By the San Marcos Local News editorial board
We do not anticipate that this week will go into the annals as one of the most glorious in the history of San Marcos city government.
The city council is about to make two hasty decisions for no apparent reason, other than to enable an outgoing mayor and her trained majority to encumber future councils with terrible policy.
Tuesday night, the council will vote on a development agreement with Carma Texas that includes a tax incentive for the Paso Robles project. Giving tax incentives for residential development not only flies in the face of sound city planning by any professional estimate, but it also will wind up costing taxpayers and/or utility rate payers at least $10 million, by charitable estimate.
Wednesday, the city is likely complete its expedited search for a city manager less than two months after having Rick Menchaca out of the way so that he couldn’t put his foot down on the Paso Robles giveaway.
Whatever are the reasons for making these calls so rapidly, we do not believe the city’s best interests are among them. We suppose that the new city council to be seated in November would pick a different city manager, simply because that search would attract a stronger pool of candidates. And we’re pretty sure that a new city council would be unwilling to give away $10-20 million for a residential developer. That’s why the council is rushing to these decisions.
In addition to everything else that has been said for and against the Paso Robles development, we are disturbed about the implications of the tax incentive for a reason we haven’t yet mentioned.
It happens that the city is in the midst of raising water rates and other utility rates. At present, the city is planning water rate increases of six percent in 2013, 13 percent in 2014, four percent in 2015 and eight percent in 2016. For every $100 you spend on water today, you will spend $133 in 2016. Much of the cost is to pay for water infrastructure.
Meanwhile, the city is angling to give away millions to cover a good bit of Carma’s infrastructure costs for Paso Robles, which will put additional pressure on utility rates because the city does not need to make this concession. It is the developer’s responsibility to provide infrastructure. Carma is asking to be reimbursed $20 million from the increased property tax collection created by the development.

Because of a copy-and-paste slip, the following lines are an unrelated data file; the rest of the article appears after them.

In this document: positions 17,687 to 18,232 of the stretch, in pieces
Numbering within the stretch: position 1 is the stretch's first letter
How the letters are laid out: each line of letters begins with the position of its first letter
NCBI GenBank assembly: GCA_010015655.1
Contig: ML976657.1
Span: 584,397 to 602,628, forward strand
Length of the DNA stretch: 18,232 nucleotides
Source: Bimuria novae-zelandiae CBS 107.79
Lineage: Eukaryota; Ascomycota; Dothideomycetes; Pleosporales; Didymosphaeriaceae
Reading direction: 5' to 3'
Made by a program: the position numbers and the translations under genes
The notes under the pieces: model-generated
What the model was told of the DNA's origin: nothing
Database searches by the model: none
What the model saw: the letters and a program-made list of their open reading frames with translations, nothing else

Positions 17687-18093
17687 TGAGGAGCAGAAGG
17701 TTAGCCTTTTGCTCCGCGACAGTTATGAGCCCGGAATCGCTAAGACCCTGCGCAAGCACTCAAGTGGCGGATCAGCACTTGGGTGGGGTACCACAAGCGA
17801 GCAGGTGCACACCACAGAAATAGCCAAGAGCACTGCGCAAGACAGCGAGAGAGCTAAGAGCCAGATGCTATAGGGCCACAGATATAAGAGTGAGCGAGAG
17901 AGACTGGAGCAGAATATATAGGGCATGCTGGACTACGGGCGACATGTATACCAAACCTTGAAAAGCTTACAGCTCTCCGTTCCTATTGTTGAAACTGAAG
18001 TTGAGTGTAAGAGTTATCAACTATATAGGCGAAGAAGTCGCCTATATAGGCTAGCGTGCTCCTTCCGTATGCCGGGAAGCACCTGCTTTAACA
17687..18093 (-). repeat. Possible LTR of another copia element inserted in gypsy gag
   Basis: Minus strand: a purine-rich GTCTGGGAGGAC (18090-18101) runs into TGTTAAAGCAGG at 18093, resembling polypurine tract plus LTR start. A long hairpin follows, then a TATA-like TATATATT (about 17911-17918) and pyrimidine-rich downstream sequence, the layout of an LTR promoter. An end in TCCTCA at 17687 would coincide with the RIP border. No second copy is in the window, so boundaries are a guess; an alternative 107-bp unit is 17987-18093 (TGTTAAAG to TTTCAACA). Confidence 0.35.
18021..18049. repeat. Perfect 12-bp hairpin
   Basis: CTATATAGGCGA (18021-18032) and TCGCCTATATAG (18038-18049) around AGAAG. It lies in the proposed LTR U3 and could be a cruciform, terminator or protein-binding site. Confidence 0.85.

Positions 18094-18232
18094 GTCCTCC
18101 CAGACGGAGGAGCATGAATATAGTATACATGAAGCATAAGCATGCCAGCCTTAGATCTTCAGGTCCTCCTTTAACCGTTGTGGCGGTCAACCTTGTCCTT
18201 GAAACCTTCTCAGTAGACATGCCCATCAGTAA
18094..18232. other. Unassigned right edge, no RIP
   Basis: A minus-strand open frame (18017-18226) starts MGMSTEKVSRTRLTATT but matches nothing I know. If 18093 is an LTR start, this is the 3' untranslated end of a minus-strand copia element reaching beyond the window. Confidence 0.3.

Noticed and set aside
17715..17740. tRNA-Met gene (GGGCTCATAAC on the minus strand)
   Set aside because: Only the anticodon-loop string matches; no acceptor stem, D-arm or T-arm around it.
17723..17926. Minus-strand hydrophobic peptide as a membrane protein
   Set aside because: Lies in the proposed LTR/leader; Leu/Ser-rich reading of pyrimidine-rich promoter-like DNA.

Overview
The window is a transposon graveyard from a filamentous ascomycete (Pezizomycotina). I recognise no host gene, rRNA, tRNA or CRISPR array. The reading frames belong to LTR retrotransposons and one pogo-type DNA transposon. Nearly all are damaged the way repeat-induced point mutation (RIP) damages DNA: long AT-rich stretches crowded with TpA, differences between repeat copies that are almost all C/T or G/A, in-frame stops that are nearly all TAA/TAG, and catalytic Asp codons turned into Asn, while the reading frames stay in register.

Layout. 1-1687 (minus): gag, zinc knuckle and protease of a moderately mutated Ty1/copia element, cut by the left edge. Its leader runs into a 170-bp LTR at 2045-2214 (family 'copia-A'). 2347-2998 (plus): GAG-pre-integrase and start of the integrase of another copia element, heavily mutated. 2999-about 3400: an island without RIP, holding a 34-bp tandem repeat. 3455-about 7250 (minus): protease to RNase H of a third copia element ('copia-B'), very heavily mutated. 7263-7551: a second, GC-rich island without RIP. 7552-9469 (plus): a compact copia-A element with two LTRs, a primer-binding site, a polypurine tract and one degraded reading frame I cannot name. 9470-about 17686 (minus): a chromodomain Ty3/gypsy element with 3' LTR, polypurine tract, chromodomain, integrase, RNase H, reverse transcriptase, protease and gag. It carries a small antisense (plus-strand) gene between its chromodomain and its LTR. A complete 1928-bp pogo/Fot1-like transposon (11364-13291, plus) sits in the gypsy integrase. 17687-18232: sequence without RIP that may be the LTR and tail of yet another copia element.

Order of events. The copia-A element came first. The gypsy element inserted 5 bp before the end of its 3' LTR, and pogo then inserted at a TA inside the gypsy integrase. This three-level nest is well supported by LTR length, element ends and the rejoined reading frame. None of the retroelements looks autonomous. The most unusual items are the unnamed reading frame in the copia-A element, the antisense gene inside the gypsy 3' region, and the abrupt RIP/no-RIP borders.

Being charitable, we’ll say $10 million of that is legitimately the city’s burden, as it would pay for oversizing to serve that part of the city beyond the developer’s needs for Paso Robles. But that’s still $10 million for infrastructure the city is giving away at a time when city officials already are contemplating water rate increases that come to more than eight percent per year, with much of that increase earmarked for infrastructure.
For this city government, $10 million is a lot of money. Considering that every penny of property tax generates $259,260 in San Marcos, the city would have to levy nearly 40 cents per $100 of taxable value to cover $10 million. The city’s tax rate is 53.02 cents.
We don’t suppose the city will cover that whole difference with higher property taxes in the future. Higher utility rates are another matter. Texas cities have historically run their water operations to surplus revenue so they could keep property taxes lower. But where does San Marcos turn? San Marcos already has the highest water rates in the area, those rates are going up 33 percent in the next six years and now the city is unnecessarily giving away $10 million in utility infrastructure.
Many are swayed by the argument that the property tax to be generated by Paso Robles will cover the $10-20 million in question and it won’t come out of anyone else’s pocket. It is a naive comfort. Utility rate payers will pay that $10 million, because it is a utility expense.
As to the city manager search, the fundamentals are indisputable. No city manager who isn’t already displaced or desperate would touch San Marcos right now. Who would allow himself to be interviewed and hired by an outgoing mayor and a city council that stands to be substantially changed by November? Nobody wants to go to work for people who didn’t hire them. Unless they’re not already working, in which case any job is better than no job. A city manager who works for a council other than the one that hired him is bound to discover that the job isn’t what he thought it was. The new city council is going to have a city manager on its hands who stands to be more philosophically aligned with the former council.
None of the city’s three finalists is what one would call a hot commodity. Jim Nuse already has resigned as the city manager of Round Rock, apparently intending to retire, effective in January. Scott Moore has one year of city manager experience in Peoria, IL. Jeffrey Howell is the city manager in Kilgore, which is about one-fourth the size of San Marcos.
We would have preferred that the next city council pick the city manager, which might have enticed veteran city managers who aren’t already looking for work. It would make a huge difference, attracting better candidates. It might also help if the search involved a longer window so more qualified candidates could respond. When you get better candidates, you get better decisions.
But better decisions seem to not be much of a concern around here. It’s all about faster decisions.Email | Print